Endocrine Abstracts (2012) 28 P98

Audit of detection and management of adrenal incidentalomas at a district general hospital

Senthilkumar Krishnasamy, Probal Moulik & Andrew Macleod


Royal Shrewsbury Hospital, Shrewsbury, United Kingdom.


Objectives: Increasing use of scanning has led to a significant increase in detection of adrenal incidentalomas. The American Association of Clinical Endocrinologists and American Association of Endocrine Surgeons have issued guidelines for evaluation of adrenal incidentalomas in 2009. We audited our current practice at Royal Shrewsbury Hospital against the 2009 guidelines.

Method: Retrospective audit of patients found to have adrenal masses on imaging studies done from January 2010 to July 2011. Audit standards: All patients should undergo evaluation clinically, biochemically and radiologically to rule out hypercortisolism, aldosteronism (if hypertensive), presence of pheochromocytoma or malignancy. Patients who do not fulfill the criteria for surgical resection need radiographic reevaluation at 3 to 6 months and then annually for 1 to 2 years. Hormonal evaluation should be performed at detection and then annually for 5 years.

Result: We found 77 patients with adrenal incidentalomas and excluded 23 who underwent imaging as part of work-up for cancer. The remaining 54 patients were true incidentalomas. Mean age was 68.6 years, 57% were males. Bilateral incidentalomas were present in 12%. Of 22 patients (40.7%) referred to the endocrine team for assessment, 20 (90.7%) had full appropriate hormonal assessment and 2 were felt unsuitable for investigations. Two patients underwent adrenalectomy because the adenoma was more than 4 cm and one because of an aldosteronoma. All patients known to the endocrine team had repeat imaging according to the guideline. Only 11 (55%) patients had their hormonal reassessment done after the one year study period.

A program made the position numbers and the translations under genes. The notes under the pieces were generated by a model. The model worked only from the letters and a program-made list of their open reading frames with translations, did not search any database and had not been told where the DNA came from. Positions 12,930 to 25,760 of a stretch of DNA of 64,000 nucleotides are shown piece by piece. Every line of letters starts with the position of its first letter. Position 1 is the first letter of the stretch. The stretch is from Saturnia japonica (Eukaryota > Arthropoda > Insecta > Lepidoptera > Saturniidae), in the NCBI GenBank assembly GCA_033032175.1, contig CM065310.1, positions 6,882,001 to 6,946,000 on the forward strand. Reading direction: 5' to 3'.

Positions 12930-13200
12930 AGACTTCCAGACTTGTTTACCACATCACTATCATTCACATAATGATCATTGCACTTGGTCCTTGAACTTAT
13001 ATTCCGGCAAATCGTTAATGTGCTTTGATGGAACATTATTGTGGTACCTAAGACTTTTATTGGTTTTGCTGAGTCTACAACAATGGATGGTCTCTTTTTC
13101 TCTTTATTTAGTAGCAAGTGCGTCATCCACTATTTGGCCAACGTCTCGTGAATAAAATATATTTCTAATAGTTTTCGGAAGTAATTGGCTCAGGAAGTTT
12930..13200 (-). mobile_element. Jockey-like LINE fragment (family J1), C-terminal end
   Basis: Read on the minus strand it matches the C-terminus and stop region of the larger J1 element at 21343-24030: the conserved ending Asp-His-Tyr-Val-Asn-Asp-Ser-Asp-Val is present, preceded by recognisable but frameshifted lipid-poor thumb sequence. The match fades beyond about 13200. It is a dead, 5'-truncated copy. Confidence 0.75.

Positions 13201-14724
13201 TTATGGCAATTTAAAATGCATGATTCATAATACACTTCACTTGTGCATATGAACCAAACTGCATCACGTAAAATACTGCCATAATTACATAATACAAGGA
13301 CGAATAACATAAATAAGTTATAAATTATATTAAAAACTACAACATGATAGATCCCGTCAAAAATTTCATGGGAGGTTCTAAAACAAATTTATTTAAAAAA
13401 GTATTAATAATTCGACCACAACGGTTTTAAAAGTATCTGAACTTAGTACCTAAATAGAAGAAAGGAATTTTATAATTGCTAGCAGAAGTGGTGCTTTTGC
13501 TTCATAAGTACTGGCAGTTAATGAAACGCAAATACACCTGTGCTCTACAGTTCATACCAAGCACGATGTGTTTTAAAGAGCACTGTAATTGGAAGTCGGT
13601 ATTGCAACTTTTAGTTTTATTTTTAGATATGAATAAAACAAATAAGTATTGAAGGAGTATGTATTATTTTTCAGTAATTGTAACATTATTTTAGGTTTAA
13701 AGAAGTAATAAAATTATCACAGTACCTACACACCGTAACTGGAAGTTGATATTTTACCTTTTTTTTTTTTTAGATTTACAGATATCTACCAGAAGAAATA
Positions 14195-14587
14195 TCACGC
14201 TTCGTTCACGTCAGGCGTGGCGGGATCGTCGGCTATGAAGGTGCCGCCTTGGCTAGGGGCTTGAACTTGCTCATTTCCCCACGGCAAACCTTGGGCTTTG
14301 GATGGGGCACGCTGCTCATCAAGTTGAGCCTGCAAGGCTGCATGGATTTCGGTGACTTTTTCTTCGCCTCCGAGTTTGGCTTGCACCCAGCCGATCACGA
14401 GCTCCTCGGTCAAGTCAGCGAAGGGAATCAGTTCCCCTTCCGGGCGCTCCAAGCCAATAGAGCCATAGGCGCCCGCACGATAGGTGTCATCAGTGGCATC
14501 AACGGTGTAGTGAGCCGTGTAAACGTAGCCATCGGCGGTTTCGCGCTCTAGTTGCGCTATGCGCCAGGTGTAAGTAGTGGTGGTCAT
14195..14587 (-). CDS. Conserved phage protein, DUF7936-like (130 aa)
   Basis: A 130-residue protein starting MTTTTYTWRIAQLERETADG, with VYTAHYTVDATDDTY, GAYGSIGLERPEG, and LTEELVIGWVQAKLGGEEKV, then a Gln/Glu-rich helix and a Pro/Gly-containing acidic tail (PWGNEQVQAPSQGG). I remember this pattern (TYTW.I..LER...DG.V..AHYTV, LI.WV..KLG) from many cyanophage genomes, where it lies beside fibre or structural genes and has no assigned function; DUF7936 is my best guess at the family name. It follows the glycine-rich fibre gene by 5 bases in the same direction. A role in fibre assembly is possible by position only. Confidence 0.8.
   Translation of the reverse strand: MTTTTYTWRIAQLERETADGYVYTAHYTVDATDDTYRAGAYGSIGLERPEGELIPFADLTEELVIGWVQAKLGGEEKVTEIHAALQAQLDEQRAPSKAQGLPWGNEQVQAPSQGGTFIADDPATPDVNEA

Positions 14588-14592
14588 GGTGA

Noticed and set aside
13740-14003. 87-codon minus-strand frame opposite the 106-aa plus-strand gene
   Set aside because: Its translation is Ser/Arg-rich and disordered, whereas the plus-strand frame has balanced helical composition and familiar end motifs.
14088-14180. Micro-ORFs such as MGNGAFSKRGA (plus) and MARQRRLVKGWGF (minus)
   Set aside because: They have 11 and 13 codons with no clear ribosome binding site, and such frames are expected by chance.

Conclusion: This audit suggests that a significant number of patients with adrenal incidentaloma were not referred for endocrine assessment. Those referred to the endocrine team were appropriately managed except for repeat hormonal assessment.

Declaration of interest: There is no conflict of interest that could be perceived as prejudicing the impartiality of the research reported.

Funding: No specific grant from any funding agency in the public, commercial or not-for-profit sector.

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